Describe the effects of V/Q inequality on the partial pressure of oxygen (PaO2) and carbon dioxide (PaCO2) in arterial blood. 

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College Answer

Very few candidates demonstrated understanding of this core topic. Candidates did not 
accurately define V/Q inequality and the physiological factors causing this phenomenon. V/Q 
scatter as well as true shunt (V/Q=0) and dead space (V/Q=∞) needed to be considered. The 
inability of high V/Q areas to compensate for low V/Q zones owing to the relatively small 
contribution of blood flow from these high V/Q units was not discussed. The differential effect of 
FiO2 on true shunt versus V/Q scatter was seldom explained. The shape of the oxy-Hb 
dissociation curve and CO2-dissociation curve were sometimes mentioned but their effect on 
arterial gas tensions not well explained. 
Often graphs were reproduced inaccurately and contradictory statements made, leaving the 
impression that candidates did not understand the basic concepts. It is core knowledge for Intensive Care Specialists managing respiratory failure. A sophisticated knowledge based on the 
chapter in Nunn is a minimum standard expected for this topic

Discussion

In case anybody cares, the chapter in Nunn's being referred to is Chapter 7 (p.109 of the 8th edition).

  • V/Q inequality:
    • Any ratio of ventilation (V) and perfusion (Q)  which is not "ideal", i.e. 1.0
  • V/Q ratios throughout the lung are "scattered" between 0 and :
    • The upright lung has a V/Q gradient from top to bottom:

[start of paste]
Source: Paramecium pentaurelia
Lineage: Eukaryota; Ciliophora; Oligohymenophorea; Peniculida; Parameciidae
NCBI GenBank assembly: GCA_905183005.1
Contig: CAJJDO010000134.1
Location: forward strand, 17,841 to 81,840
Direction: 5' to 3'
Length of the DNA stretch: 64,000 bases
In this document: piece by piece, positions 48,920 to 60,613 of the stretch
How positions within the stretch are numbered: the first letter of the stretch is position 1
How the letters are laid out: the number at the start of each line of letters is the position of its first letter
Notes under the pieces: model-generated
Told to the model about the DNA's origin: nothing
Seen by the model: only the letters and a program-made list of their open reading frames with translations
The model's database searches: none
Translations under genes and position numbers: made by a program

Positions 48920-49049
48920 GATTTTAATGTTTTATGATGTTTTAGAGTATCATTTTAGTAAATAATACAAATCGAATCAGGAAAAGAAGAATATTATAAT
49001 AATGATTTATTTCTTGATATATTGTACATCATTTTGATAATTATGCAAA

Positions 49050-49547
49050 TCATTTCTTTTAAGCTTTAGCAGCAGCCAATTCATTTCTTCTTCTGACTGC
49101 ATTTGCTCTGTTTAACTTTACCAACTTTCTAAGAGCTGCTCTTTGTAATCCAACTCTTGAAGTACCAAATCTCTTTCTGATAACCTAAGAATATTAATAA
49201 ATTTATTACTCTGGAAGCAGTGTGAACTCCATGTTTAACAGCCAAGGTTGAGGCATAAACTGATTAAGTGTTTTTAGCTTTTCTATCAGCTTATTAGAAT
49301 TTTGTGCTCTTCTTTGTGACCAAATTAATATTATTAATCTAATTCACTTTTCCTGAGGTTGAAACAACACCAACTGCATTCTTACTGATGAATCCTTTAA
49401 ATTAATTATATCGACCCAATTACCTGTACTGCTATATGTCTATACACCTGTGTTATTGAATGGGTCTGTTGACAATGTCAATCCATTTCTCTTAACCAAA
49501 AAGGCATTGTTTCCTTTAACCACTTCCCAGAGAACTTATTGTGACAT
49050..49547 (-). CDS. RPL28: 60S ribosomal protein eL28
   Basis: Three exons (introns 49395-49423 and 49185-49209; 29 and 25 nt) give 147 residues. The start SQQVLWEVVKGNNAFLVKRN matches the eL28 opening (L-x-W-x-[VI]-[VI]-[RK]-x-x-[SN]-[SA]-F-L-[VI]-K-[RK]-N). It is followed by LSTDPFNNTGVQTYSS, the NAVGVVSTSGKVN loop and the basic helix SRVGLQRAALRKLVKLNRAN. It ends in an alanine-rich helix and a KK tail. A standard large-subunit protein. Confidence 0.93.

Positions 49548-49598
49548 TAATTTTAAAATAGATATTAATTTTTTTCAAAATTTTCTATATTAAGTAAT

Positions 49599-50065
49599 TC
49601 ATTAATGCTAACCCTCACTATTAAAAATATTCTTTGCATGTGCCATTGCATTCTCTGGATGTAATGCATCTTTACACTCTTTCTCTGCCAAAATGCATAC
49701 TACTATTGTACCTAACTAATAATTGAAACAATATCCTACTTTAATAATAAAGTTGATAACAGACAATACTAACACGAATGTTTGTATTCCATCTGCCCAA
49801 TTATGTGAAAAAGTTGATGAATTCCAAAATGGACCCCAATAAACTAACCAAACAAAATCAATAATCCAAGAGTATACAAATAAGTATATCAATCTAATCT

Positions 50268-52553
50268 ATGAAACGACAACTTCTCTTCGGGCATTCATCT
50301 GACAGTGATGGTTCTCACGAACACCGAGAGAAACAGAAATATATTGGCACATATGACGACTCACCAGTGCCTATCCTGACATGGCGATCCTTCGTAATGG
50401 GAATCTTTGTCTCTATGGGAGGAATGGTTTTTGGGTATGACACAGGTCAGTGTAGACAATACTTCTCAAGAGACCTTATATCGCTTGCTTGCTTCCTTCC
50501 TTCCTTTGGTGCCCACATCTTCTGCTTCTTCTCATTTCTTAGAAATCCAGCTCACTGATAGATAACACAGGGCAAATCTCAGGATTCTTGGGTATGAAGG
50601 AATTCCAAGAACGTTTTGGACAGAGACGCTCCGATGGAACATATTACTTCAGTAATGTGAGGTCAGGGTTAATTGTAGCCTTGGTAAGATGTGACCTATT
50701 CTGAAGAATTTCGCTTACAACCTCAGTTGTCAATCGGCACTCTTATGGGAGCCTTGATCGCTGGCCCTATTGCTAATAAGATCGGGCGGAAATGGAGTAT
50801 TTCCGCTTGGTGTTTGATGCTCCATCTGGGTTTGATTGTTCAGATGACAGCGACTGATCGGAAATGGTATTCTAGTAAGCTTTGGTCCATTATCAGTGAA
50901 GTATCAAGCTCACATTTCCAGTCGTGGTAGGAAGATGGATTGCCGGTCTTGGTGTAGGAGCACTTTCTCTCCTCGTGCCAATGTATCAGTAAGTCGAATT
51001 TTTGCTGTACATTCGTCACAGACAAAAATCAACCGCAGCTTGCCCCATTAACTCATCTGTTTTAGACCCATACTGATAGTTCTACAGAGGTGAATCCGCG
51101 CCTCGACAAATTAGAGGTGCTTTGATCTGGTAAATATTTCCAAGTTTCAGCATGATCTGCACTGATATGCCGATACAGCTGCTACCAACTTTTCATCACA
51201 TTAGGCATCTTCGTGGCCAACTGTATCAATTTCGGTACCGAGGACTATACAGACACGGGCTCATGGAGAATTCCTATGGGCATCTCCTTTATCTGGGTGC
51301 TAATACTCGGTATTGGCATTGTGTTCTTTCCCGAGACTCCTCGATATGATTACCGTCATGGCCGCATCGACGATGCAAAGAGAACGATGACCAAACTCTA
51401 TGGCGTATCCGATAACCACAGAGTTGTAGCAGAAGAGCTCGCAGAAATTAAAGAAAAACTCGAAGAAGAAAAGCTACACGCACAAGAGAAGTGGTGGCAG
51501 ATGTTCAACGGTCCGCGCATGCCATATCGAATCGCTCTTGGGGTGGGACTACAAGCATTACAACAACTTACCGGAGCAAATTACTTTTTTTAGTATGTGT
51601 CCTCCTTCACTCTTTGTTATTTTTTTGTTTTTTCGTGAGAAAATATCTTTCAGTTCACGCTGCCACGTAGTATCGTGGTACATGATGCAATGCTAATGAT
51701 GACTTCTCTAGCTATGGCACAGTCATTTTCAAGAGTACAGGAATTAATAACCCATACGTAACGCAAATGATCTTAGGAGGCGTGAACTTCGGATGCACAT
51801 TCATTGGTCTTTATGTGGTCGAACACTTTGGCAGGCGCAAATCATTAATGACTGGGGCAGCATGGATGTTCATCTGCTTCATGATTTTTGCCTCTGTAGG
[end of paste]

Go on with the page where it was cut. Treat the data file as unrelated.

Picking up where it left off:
• V/Q =  ∞ : "dead space", where there is no perfusion
      • V/Q > 1.0 : lung apices
      • V/Q = 1.0 : ideal V/Q  ratio: midzones (around the 3rd rib)
        V/Q < 1.0 : lung bases 
      • V/Q = 0 : or "true" shunt - collapsed regions of lung
    • The range of V/Q ratios in a normal healthy young person's upright lung is around 0.6-3.0
    • This gradient virtually disappears when the subject is supine and the lung is horizontal.
  • The effect of changing V/Q ratio on gas exchange:
    • The lower the V/Q ratio, the closer the effluent blood composition gets to mixed venous blood, i.e. to "true" shunt.
    • The higher the V/Q ratio, the closer the effluent blood composition gets to alveolar gas.
    • The relationship between PaO2 and V/Q is steeper and more sigmoid than the relationship between  PaCO2 and V/Q.
  • The effect of low V/Q ratio on oxygenation:​​​​​​​
    • Low V/Q values (V/Q ratios between 0 and 1) result in hypoxia
    • The hypoxia due to low V/Q ratio is reversible with increased FiO2
    • "True" shunt where V/Q = 0 does not improve with increased FiO2
  • The effect of low V/Q ratio on CO2 removal:
    • The same change in V/Q (from 1.0 to 0.1) has a significant effect on oxygenation, but a minimal effect on CO2 removal
    • This is because the relationship of CO2 clearance to V/Q ratio is more flat and linear than the relationship of O2 uptake
  • High V/Q ratio units have excellent gas exchange but minimal blood flow
    • Only about 15% of the cardiac output circulates through lung units with a V/Q ratio of 5 and above
    • Therefore, these units cannot contribute enough oxygenated blood to compensate for the poor gas exchange occurring in low V/Q units

References

References

West, John B. "Ventilation-perfusion relationships." American review of respiratory disease 116.5 (1977): 919-943.

Petersson, Johan, and Robb W. Glenny. "Gas exchange and ventilation–perfusion relationships in the lung." (2014): 1023-1041.